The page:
Welcome to my fourth and final trip report of 2015, a short narrative of a long weekend away in Italy at the start of the winter. This trip was a BA
Holidays booking, combining Club Europe flights to and from Bologna, three nights at the Grand Hotel Majestic Gia Baglioni, and a self-organised day trip to Florence via Trenitalia Business.
Sofitel London Heathrow
The trip started in the as always excellent Sofitel Heathrow, although for the first time ever we got the room we actually paid for (shock!) which was the standard Classic room. Usually I find I’m upgraded to a Superior room, despite having the basic level of status with Le Club Accorhotels at present. As a consequence, our room was notably smaller than we are used to at this property, with none of the comfortable Eames-style lounge chairs, and downgraded Espa amenities in the bathroom. Despite the category, the room was still comfortable for a one night stay before our flight, and as we were in the wing at one of the ends of the building, we had a rare outside view, albeit of T5
’s Short Stay car park and road network.
We ate that evening at Carluccio’s in T5
Departures, a disastrous experience which ended in one meal being removed from the bill after being presented swimming in grease. The waitress who came to take payment, after the manager had come to our table to apologise, was perturbed at having to go back to the till to process my Heathrow Rewards card and made an ill-judged ‘joke’ about wanting to ‘kill me’ which unsurprisingly didn’t go down too well after our dining experience. I definitely cannot recommend the T5
branch of this well known chain - we should’ve opted for room service back at the Sofitel as we usually do.
British Airways Galleries Club South, LHR T5
With hand baggage only, we headed straight for North Security (closest to the Sofitel) and were through Fast Track in under five minutes. At the time of travel, Fast Track was just the usual Tensabarriered-off lane to the left of the main security lanes, but Heathrow have recently opened a new dedicated Fast Track entrance adjacent to Boots in Departures which speeds passengers directly to the search lanes closest to Galleries Club North.
As I don’t like the shape of Galleries Club North (an odd T shape, in case you’re wondering), we headed to its Southern counterpart in the main lounge complex at the other end of the terminal, a wise move as we would be boarding from Gate A22. At this early hour of the day the lounge was fairly quiet as we took seats in my favourite corner of the lounge overlooking the main departures seating area and South Security. As has been well documented across various channels, the furniture and carpets of the lounge are looking distinctly worn, and the washrooms are in notably poor condition. BA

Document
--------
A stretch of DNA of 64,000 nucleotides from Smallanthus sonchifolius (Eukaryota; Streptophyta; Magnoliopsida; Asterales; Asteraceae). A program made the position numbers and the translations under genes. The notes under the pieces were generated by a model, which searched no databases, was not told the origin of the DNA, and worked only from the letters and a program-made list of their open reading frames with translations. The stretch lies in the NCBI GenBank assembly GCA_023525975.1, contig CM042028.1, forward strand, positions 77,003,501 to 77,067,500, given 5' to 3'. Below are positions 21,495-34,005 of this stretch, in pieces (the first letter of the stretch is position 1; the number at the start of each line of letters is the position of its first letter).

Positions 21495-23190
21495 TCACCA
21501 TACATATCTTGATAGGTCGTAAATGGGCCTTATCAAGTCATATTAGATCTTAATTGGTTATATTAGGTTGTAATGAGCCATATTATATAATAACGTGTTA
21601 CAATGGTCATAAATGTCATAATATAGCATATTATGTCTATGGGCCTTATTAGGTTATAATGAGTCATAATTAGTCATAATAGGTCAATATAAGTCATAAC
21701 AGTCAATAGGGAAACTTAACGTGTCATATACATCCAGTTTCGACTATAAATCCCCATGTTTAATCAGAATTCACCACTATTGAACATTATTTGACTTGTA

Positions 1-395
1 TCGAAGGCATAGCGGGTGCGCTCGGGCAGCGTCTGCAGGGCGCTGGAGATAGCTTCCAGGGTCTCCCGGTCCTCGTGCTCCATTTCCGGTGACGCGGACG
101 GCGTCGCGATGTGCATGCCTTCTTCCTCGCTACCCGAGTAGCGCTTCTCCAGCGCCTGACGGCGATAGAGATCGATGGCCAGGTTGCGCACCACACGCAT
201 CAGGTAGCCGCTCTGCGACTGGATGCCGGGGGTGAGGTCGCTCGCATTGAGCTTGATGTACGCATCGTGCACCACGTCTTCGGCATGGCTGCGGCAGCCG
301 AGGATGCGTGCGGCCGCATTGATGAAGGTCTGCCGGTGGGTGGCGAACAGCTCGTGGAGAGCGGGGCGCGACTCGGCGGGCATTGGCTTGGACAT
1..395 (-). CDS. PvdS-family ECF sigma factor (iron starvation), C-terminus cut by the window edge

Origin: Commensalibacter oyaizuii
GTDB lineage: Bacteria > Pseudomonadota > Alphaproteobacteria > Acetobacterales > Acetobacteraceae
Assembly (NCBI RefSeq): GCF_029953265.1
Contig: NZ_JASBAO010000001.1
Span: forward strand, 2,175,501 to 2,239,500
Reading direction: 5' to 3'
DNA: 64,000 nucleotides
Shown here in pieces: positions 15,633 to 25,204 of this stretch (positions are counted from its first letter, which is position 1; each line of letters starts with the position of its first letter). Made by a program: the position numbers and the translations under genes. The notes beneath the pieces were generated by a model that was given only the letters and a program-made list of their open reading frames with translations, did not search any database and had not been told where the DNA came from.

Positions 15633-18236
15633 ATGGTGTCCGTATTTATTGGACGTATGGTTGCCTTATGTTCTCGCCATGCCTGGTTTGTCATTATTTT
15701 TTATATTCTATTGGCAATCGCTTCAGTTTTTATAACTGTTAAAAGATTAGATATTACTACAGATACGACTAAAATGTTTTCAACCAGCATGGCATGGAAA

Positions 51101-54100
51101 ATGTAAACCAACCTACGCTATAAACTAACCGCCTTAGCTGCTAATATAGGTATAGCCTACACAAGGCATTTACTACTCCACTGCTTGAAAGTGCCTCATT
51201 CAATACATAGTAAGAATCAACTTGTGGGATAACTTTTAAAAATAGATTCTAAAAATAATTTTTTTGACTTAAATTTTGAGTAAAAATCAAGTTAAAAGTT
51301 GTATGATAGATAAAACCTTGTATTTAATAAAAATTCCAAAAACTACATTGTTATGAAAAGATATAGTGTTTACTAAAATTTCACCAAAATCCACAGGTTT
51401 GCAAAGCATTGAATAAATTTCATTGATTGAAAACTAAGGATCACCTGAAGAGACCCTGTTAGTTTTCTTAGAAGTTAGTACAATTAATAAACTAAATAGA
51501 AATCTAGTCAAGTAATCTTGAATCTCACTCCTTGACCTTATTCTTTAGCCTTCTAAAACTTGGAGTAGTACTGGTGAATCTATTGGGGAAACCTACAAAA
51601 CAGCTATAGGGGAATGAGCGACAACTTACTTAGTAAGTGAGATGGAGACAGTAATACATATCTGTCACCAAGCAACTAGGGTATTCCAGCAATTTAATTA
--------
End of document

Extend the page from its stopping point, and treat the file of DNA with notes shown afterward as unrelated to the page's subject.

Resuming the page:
’s refurbishment of these facilities can’t come soon enough. The limited food selection was adequate given we’d be eating on the aircraft - our first breakfast of the morning was a light affair of some cereal, fruit, yogurt, (horrible concentrated) juice and coffee.
LHR-BLQ British Airways Club Europe, A319
Boarding was already under way at A22, so I don’t know whether the gate agents adhered to BA
’s relatively new policy of boarding in (supposedly) strict cabin and status order. There was a small queue in the Priority Boarding lane and on the airbridge, but we were soon being welcomed by name at the door of G-EUOC (a 2001-vintage A319) by the excellent (and surprisingly not young) Mixed Fleet CSM (Cabin Services Manager). I was surprised to note that this aircraft had the old shorthaul cabin fitted, one of just three aircraft in the extensive BA
fleet yet to be refurbished. This meant that the 6-row CE
cabin enjoyed a pitch of 34”, albeit with the convertible seats remaining in their unconverted state. Unsurprisingly the cabin was in very poor condition, with the headrest broken, leather coverings cracked, seat pockets hanging off and a missing coat hook and broken overhead light at my seat, with everything covered in the usual BA
film of passengers past. Coats and jackets were offered to be hung prior to a five minute delayed pushback, and a flight time of 1h45m was announced, cruising at 39,000ft.
Hot towels did the rounds shortly after takeoff from Runway 27R, after which the 14 Club Europe passengers on this flight enjoyed excellent service from the two crew at the front of the aircraft for the rest of the flight. Service was entirely by hand from the galley, a much more pleasant experience than the usual trolley service in CE
. Passengers were addressed by name throughout, with the CSM working in perfect tandem with the crew member in the galley, delivering a polished service right down to keeping the galley curtain consistently closed. Breakfast was a choice of the usual English or continental options, with a vegetarian option available on request. I opted for this last choice, an acceptable (but very salty) frittata accompanied by spinach and mushrooms, presented on a tray with a refreshing fresh fruit plate, and accompanied by a choice of warm breads, pastries and preserves from the basket. Further pastries were offered along with several drinks runs, and my tea towards the end of the service was delivered with some of the delicious lemon shortbread biscuits that are usually found on shorter domestic services and in Euro Traveller cabins - a really thoughtful touch by the crew to enhance the CE